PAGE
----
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And in your lug, most reverend James,
Few men o' sense will doubt your claims
And when ye're number'd wi❞ the dead,
Wi' justice they may mark your head-
TO THE DEIL.
Oh prince! Oh chief of many throned pow'r
O thou! whatever title suit thee, Auld Hornie, Satan, Nick, or Clootie, Wha in yon cavern grim an' sootie,
Clos'd under hatches, Spairges about the brunstane cootie,
To scaud poor wretches!
Hear me, auld Hangie, for a wee,
E'n to a deil,
To skelp an' scaud poor dogs like me,
An hear us squeel!
Great is thy pow'r, an' great thy fame;
Far kend and noted is thy name;
An' tho' yon lowin heugh's thy hame,
Thou travels far;
An, faith! thou's neither lag nor lame,
Whyles ranging like a roarin lion, For prey, a' holes an' corners tryin;
Whyles on the strong-wing'd tempest flyin,
Tirling the kirks;
Whyles, in the human bosom pryin,
Unseen thou lurks.
I've heard my reverend graunie say, In lanely glens ye like to stray,
Or where auld-ruin'd castles, gray,
Nod to the moon,
Ye fright the nightly wand'rer's way,
Wi' eldritch croon.
When twilight did my graunie summon, To say her prayers, douce, honest woman! Aft yont the dyke she's heard you bummin, Wi' eerie drone;
Or, ruslin, thro' the boortries comin,
Wi' heavy groan.
Ae dreary, windy, winter night,
Ayont the lough;
Ye, like a rash-buss, stood in sight,
Wi' waving sugh.
The cudgel in my nieve did shake, Each bristl'd hair stood like a stake, When wi' an eldritch stour, quaick—quaick
Amang the springs,
Awa ye squatter'd like a drake,
On whistling wings.
Let warlocks grim, an' wither'd hags,
And in kirk-yards renew their leagues,
Thence countra wives, wi' toil an' pain, May plunge an' plunge the kirn in vain;
For, oh! the yellow treasure's taen
By witching skill;
An' dawtit, twal-pint hawkie's gaen
As yell's the bill.
Thence mystic knots mak great abuse, On young guidmen, fond, keen, an' crouse; When the best wark-lume i' the house, By cantrip wit,
Is instant made no worth a louse,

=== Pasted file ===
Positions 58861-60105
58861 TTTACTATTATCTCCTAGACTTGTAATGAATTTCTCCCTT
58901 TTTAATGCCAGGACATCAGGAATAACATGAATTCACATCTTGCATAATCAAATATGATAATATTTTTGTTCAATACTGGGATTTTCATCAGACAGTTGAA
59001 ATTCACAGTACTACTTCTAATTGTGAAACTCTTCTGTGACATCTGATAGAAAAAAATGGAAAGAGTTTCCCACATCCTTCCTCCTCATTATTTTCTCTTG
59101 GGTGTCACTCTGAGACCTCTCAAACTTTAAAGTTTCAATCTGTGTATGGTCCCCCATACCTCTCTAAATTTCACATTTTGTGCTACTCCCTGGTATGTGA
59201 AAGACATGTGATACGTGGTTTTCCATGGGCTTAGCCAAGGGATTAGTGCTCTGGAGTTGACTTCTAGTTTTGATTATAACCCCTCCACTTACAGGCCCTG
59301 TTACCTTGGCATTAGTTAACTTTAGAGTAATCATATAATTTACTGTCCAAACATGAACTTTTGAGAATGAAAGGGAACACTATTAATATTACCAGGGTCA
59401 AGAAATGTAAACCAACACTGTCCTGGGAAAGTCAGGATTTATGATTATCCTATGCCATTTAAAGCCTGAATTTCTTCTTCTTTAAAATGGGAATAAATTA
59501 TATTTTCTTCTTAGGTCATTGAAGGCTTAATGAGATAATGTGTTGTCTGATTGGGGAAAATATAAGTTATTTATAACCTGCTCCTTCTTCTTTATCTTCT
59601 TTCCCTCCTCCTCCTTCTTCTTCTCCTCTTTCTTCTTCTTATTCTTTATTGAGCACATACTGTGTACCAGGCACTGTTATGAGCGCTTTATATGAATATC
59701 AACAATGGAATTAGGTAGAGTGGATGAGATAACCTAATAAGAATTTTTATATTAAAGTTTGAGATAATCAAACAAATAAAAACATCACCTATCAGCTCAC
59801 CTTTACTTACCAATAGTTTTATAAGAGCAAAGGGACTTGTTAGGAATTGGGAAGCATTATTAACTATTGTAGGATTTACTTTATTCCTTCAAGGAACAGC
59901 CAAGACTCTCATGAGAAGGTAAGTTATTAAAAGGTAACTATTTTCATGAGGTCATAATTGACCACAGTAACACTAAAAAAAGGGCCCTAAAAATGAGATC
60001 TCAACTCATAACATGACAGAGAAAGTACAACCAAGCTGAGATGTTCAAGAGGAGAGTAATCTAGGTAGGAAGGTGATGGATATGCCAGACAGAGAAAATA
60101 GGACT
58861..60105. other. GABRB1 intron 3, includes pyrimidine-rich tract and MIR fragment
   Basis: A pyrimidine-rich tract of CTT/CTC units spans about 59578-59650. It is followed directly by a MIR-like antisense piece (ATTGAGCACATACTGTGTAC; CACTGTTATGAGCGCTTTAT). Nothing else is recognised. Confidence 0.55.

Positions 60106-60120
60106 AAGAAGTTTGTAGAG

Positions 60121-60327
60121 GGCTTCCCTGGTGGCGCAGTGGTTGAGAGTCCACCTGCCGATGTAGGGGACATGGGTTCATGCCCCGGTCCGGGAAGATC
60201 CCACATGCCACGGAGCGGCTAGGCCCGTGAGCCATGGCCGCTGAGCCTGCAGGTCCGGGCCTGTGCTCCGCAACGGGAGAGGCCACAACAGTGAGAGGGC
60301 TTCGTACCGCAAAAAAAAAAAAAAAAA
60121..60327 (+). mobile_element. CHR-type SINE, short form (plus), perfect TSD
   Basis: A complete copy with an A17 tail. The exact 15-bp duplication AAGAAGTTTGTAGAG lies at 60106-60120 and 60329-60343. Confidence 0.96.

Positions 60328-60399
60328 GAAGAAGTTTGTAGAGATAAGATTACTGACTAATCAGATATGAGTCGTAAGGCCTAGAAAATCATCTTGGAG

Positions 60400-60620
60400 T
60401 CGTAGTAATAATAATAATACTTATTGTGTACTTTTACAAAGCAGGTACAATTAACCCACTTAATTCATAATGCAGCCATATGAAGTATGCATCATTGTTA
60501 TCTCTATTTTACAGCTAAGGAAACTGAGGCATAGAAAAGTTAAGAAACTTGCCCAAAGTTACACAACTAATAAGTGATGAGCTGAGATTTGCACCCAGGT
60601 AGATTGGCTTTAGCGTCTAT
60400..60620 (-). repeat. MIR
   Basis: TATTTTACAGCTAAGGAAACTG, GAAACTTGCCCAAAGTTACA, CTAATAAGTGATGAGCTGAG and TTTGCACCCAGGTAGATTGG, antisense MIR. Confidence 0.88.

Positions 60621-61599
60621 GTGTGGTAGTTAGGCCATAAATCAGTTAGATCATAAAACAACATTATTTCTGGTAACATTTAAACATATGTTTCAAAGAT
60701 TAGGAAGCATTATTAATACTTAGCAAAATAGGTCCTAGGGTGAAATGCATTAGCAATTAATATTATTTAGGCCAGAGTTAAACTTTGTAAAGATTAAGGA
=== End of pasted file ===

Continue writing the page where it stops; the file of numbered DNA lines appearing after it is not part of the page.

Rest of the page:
Just at the bit.
When thowes dissolve the snawy hoord, An' float the jinglin icy-boord,
Then water-kelpies haunt the foord,
By your direction,
An' nighted trav'llers are allur'd
To their destruction.
An' aft your moss-traversing spunkies
Till in some miry slough he sunk is,
When masons' mystic word an' grip, In storms an' tempests raise you up, Some cock or cat your rage maun stop, Or, strange to tell!
The youngest brother ye wad whip
Aff straught to hell!
Lang syne, in Eden's bonie yard, When youthfu' lovers first were pair'd, An' all the soul of love they shar'd,
The raptur'd hour,
Sweet on the fragrant, flow'ry sward,
In shady bow'r:
Then you, ye auld, snic-drawing dog! Ye came to Paradise incog
An' play'd on man a cursed brogue,
(Black be your fa!)
An' gied the infant warld a shod,
'Maist ruin'd a'.
D'ye mind that day, when in a bizz,
'Mang better folk,
An' sklented on the man of Uz
Your spitefu' joke?
An' how ye gat him i' your thrall,
Wi' bitter claw,
An' lows'd his ill-tongu'd, wicked scayt,
But a' your doings to rehearse,
Down to this time,
Wad ding a Lallan tongue, or Erse,
In prose or rhyme.
An' now, auld Cloots, I ken ye're thinkin,
A certain bardie's rantin, drinkin,
Some luckless hour will send him linkin
To your black pit;
But, faith! he'll turn a corner jinkin,
An' cheat you yet.
But, fare you weel, auld Nickie-ben!
Still hae a stake
I'm wae to think upo' yon den,
Ev'n for your sake!
* Vide Milton, book vi.
THE DEATH AND DYING WORDS
OF POOR MAILIE,
THE AUTHOR'S ONLY PET YOWE:
An unco mournfu' tale.
As Mailie, an' her lambs thegither,
Wi' glowrin een, an' lifted han's,
"O, thou, whase lamentable face
* A neibor herd-callan.